• Now let’s run “docker run -it -v /home/vagrant/test:/app -d centos” command. This will create a docker container from centos image, will mount /home/vagrant/test”directory into “/app” directory inside container and run the container in detached mode.
  • Running the “docker ps” command will show that the container has been created.
  • Now let’s login inside the container. Run “docker exec -it 274a5b77b42d bash”. We are inside the container now.
  • now let’s go inside /app directory. We can see that both files “abc.txt” and “def.txt” are present. Let’s check the content of “abc.txt”It has retained all the changes we had made earlier:
  • Now let’s modify “abc.txt” again and now we will be adding one more line to it.

Let’s exit from the container.

  • Now let’s go inside the “/home/vagrant/test” directory inside our host machine and check the content of the file — “abc.txt”. We can see that it retains the changes we made to it from within the container.

Understanding Docker Volumes:

  • Let’s create a docker volume. Running the command“docker volume create test_vol” will create a docker volume called “test_vol”.
  • The command “docker volume ls” will show the docker volumes present on the server.
  • Run the command “docker images” to see docker images available on the server.
  • Now run the command — “docker run -it — mount source=test_vol,target=/app2 -d centos”.

This command will mount our newly created volume “test_vol” to the “/app2” directory of our container and initialize a container from centos image in detached mode.

docker run -it — mount source=test_vol,target=/app2 -d centos

  • Running the “docker ps” command shows that a new container has been created:
  • Now access this container. Run below command:

docker exec -it 91c64cd0c49d bash

  • Now let’s go inside the “/app2” directory inside the container and create a file called “ghi.txt”. Also, let’s update its content as shown below:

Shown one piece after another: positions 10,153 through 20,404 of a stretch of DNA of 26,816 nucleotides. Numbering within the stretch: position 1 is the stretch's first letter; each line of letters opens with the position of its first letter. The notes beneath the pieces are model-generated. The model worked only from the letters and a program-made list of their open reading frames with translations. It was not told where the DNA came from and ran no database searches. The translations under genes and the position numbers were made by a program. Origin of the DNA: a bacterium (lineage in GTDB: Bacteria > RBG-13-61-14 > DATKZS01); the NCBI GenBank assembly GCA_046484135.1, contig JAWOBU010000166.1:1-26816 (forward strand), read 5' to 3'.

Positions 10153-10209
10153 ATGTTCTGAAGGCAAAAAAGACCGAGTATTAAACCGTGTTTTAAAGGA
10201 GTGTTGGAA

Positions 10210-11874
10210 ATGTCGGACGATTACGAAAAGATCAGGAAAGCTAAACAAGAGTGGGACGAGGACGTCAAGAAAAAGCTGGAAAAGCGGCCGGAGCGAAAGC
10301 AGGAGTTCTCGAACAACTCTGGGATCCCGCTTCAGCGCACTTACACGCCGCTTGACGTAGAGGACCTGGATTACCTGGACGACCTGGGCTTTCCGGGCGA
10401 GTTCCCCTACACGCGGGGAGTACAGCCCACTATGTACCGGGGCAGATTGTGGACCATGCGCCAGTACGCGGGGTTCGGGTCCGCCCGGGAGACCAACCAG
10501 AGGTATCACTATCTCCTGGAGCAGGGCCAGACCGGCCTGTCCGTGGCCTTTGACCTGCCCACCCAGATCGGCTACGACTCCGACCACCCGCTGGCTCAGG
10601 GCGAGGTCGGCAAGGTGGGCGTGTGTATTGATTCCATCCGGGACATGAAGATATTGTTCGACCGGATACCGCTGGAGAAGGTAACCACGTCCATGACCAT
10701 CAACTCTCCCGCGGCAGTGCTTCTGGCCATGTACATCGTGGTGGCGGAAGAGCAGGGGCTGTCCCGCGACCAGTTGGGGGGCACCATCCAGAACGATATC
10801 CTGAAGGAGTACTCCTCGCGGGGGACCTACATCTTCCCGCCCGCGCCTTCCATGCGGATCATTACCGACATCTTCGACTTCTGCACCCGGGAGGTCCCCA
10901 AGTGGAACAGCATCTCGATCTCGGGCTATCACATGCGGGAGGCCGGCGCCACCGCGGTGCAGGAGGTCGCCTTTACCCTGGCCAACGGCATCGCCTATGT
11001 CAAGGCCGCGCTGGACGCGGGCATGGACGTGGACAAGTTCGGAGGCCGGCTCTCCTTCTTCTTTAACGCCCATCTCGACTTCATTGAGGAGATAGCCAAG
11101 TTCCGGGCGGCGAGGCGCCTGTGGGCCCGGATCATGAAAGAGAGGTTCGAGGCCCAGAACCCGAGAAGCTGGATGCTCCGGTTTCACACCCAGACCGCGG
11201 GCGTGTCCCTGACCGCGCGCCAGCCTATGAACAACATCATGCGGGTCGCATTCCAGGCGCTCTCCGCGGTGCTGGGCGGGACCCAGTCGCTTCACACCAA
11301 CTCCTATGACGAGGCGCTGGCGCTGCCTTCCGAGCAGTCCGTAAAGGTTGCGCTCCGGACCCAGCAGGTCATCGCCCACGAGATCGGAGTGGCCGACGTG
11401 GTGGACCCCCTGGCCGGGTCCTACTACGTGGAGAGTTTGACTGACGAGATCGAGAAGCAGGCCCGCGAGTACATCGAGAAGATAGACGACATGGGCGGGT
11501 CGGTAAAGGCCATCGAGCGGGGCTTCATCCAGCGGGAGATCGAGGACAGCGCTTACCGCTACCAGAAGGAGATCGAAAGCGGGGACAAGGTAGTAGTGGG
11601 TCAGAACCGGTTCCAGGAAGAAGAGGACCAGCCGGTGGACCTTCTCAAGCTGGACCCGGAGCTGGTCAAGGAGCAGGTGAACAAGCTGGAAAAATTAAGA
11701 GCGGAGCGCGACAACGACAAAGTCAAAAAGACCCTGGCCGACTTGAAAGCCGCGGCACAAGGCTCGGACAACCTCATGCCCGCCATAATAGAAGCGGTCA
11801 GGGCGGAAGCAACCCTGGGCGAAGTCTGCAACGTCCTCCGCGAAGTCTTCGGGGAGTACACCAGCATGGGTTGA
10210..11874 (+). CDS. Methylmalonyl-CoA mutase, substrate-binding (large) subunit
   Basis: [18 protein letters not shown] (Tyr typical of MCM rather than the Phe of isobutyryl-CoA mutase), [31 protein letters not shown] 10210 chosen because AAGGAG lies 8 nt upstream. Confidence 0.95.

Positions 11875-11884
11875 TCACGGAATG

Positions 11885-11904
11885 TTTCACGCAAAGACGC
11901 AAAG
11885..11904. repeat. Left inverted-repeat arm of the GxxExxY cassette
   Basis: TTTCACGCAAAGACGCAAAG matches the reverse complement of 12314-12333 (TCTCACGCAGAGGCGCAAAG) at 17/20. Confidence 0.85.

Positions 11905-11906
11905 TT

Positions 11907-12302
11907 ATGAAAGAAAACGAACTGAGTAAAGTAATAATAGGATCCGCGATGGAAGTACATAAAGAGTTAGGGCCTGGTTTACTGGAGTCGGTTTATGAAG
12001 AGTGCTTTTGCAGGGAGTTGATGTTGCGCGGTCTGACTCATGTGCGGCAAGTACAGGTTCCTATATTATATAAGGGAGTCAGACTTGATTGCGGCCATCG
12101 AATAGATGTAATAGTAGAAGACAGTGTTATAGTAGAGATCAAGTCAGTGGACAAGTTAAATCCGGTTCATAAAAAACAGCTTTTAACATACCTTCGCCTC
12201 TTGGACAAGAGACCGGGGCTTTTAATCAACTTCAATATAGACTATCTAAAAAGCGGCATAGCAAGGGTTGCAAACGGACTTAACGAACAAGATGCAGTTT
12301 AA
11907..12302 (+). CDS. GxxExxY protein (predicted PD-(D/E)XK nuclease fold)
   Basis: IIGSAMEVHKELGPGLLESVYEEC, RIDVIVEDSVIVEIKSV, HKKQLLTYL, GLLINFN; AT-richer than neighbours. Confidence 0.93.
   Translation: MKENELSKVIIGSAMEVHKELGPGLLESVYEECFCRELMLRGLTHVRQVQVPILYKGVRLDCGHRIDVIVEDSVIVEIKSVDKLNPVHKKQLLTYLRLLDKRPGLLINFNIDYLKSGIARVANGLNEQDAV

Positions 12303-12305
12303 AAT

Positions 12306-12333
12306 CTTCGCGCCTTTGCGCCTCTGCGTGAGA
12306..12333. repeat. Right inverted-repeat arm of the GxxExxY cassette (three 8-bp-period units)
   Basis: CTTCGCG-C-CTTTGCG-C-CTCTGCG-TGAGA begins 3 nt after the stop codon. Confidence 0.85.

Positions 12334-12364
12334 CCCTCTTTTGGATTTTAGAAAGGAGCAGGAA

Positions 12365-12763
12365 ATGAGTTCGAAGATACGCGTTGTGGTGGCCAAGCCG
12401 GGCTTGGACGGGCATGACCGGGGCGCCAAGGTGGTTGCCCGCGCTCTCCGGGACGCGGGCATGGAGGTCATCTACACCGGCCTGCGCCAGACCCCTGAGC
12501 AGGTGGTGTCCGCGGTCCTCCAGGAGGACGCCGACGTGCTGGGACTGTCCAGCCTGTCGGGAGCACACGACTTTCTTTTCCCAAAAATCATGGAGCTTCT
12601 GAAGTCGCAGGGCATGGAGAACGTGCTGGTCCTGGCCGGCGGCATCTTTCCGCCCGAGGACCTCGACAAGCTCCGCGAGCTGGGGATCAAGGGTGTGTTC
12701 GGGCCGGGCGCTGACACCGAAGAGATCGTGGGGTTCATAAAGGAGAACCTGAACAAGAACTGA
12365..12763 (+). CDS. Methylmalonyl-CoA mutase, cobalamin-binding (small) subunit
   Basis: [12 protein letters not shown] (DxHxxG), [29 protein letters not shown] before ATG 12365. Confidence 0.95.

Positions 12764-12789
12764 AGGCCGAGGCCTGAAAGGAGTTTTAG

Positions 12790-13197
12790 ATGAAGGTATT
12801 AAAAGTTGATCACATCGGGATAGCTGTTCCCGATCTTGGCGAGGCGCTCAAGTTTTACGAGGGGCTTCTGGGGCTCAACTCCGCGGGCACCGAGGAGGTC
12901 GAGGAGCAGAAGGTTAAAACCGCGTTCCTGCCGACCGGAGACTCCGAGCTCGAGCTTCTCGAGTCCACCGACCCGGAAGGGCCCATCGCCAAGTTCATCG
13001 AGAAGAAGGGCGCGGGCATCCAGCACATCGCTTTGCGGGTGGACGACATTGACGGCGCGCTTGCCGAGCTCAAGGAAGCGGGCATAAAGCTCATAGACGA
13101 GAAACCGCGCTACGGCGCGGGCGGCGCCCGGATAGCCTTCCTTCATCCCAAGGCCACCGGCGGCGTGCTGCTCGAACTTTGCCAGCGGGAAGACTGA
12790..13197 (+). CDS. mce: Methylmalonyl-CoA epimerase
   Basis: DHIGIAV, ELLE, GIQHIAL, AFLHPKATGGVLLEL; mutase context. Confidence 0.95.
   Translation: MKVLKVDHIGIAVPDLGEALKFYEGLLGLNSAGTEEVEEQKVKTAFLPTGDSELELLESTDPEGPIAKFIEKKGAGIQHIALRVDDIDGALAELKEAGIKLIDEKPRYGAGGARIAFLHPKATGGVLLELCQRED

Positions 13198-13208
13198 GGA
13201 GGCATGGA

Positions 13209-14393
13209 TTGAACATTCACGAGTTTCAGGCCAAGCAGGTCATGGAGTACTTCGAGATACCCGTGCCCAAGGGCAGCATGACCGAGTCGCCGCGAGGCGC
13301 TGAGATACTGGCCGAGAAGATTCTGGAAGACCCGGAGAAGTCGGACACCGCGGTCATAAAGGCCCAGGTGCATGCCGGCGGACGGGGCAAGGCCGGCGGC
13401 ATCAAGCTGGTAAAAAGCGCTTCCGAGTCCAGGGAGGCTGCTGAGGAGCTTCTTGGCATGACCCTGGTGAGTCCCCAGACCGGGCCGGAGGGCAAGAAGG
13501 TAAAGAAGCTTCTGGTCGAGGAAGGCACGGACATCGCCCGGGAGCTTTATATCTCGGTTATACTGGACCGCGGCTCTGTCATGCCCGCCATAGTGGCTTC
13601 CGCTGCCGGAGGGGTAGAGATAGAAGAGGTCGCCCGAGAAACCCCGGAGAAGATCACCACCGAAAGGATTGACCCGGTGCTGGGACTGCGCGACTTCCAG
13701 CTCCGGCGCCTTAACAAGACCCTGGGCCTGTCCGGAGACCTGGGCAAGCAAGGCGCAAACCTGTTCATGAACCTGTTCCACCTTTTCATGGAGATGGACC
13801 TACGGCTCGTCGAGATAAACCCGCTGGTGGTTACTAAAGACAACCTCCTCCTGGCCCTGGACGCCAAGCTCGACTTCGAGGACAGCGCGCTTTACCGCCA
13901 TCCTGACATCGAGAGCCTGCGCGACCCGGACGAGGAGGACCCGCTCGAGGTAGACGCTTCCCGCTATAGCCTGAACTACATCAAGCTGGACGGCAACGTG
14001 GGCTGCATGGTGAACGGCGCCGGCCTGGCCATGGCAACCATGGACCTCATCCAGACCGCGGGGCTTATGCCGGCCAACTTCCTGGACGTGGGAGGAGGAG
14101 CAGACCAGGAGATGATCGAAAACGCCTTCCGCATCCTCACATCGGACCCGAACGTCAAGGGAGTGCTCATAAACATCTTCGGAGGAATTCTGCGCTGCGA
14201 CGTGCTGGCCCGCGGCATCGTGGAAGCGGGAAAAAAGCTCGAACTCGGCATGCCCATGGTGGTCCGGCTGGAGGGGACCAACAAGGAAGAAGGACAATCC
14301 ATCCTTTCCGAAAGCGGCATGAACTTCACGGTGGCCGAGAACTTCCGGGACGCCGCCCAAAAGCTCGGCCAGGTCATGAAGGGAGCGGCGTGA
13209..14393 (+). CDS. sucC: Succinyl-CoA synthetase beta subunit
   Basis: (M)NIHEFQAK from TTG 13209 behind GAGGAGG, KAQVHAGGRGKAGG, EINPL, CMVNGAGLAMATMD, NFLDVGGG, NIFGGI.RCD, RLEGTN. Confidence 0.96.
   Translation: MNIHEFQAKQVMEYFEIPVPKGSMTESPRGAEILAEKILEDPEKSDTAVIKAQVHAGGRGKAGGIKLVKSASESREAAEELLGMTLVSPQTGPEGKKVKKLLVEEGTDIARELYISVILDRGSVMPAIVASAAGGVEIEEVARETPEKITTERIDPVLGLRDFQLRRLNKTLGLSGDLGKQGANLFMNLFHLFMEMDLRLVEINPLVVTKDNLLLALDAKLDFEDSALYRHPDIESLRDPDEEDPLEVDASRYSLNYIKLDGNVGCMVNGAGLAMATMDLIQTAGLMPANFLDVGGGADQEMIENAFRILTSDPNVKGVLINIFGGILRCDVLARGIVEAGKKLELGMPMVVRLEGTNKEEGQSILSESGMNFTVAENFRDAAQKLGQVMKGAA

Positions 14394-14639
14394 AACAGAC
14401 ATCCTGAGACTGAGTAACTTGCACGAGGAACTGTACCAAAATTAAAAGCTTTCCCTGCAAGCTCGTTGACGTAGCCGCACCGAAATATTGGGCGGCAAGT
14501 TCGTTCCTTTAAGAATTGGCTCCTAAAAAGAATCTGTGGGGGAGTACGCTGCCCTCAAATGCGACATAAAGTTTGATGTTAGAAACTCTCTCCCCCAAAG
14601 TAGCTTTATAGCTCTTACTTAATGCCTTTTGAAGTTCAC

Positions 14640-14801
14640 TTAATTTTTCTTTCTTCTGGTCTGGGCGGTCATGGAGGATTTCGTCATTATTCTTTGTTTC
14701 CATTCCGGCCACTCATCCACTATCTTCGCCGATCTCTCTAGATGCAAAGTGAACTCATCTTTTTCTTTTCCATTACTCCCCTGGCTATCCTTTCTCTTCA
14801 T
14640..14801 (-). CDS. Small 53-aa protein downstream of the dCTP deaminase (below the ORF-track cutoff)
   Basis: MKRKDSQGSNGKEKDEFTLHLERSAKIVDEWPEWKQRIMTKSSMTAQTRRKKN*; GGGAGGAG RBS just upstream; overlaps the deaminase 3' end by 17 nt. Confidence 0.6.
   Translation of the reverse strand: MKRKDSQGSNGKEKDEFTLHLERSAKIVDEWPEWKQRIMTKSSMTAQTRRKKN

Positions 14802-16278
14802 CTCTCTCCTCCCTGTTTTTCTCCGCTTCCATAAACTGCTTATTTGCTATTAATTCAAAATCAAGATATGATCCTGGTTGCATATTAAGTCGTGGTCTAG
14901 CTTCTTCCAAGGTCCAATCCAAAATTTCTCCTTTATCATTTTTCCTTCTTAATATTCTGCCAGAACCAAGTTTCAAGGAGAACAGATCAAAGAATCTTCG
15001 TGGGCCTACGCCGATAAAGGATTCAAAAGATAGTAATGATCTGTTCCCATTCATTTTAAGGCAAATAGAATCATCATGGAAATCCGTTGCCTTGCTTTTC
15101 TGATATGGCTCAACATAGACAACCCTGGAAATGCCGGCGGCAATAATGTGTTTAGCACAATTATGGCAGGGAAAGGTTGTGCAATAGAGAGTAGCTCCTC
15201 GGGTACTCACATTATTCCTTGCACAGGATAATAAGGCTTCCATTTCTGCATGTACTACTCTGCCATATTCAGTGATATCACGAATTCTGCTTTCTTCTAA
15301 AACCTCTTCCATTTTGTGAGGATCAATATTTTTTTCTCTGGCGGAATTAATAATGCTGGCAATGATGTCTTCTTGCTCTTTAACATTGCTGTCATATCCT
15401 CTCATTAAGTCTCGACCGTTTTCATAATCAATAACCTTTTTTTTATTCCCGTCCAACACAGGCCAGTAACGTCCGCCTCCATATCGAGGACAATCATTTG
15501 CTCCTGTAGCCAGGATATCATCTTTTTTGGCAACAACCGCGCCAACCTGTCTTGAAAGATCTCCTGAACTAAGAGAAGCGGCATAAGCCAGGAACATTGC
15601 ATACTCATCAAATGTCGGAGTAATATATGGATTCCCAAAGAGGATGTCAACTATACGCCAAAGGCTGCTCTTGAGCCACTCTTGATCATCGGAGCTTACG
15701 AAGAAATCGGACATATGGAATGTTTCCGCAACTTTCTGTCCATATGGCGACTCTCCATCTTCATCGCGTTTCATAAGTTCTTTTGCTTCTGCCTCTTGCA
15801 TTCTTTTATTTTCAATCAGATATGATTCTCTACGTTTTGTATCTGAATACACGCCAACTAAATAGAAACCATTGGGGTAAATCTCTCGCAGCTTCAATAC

Exit from container once done.

  • Now let’s attach the same volume “test_vol” to another container. This time we will use a “centos-net” image. Run “ docker run -it — mount source=test_vol,target=/test2 -d centos-net”. This command will mount the volume “test_vol” to the “/test2” directory of our container and initialize a container from the “centos-net” image in detached mode.

docker run -it — mount source=test_vol,target=/test2 -d centos-net

  • Running the “docker ps” command shows that a new container has been created:
  • Now access this new container. Run below command:

docker exec -it 8f26266ab03f bash

  • Now let’s go inside the “/test2” directory inside the new container and check the files. You will see that the “ghi.txt” file exists in our new container too. Also, let’s check the content of this file. You will see that it retains the changes we had made to this file earlier from the previous container.

This demonstrates how we can attach a Docker volume to multiple containers to achieve Data persistence.

Some Additional Commands:

Now let’s learn how to “remove” our Docker Volume:

  • The command “docker volume ls” will show the docker volumes present on the server:
  • Run “docker volume rm test_vol” command to remove “test_vol”:
  • Running “ docker volume ls” will show that no volume exists on the server:

This concludes our Tutorial for “Docker Volumes”.

Happy Learning !!!